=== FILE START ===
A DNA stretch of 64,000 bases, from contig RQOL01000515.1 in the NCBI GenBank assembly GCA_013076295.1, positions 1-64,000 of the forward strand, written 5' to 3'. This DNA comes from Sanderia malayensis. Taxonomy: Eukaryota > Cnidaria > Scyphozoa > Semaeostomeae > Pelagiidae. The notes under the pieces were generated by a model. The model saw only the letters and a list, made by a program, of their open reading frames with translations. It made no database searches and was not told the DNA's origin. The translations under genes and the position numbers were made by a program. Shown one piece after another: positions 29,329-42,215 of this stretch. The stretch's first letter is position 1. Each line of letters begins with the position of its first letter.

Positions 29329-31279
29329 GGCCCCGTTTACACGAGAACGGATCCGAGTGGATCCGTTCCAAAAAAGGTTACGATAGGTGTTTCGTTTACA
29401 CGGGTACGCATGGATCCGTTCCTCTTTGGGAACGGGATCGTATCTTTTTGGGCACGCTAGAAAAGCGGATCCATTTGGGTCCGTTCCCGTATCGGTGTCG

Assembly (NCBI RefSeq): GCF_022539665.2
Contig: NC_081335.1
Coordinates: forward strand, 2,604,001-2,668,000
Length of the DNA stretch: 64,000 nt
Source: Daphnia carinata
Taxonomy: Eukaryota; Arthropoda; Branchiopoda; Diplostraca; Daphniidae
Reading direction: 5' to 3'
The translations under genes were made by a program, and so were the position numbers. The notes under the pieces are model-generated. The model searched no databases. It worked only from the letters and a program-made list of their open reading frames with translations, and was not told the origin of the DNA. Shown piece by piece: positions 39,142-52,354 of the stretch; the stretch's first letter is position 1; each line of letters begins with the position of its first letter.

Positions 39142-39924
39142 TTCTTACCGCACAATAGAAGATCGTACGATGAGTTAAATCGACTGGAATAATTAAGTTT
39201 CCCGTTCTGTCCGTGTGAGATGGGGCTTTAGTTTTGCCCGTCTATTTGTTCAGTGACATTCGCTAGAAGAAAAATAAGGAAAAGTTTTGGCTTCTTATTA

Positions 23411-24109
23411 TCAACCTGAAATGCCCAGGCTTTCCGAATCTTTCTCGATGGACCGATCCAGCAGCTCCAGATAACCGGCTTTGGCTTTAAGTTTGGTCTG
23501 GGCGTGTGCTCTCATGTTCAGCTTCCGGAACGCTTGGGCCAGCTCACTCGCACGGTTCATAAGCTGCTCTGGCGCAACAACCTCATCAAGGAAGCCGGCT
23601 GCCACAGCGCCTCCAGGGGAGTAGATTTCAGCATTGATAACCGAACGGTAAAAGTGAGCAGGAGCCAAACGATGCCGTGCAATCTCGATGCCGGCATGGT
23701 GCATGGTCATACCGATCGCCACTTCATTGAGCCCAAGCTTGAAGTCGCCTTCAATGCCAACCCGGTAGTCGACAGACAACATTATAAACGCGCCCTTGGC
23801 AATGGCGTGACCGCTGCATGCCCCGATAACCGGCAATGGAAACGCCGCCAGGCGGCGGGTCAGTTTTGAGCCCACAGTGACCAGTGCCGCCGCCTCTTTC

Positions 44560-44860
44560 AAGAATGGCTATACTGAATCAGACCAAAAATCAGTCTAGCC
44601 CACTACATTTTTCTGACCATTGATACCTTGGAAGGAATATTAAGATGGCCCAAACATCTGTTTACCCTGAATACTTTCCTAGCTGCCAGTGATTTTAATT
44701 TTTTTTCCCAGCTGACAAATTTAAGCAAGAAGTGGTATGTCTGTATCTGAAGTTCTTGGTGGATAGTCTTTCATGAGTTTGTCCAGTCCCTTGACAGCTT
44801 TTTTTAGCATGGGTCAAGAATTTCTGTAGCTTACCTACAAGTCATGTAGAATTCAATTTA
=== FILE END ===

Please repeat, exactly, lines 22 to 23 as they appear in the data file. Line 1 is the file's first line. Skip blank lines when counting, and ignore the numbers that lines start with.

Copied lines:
Positions 44560-44860
44560 AAGAATGGCTATACTGAATCAGACCAAAAATCAGTCTAGCC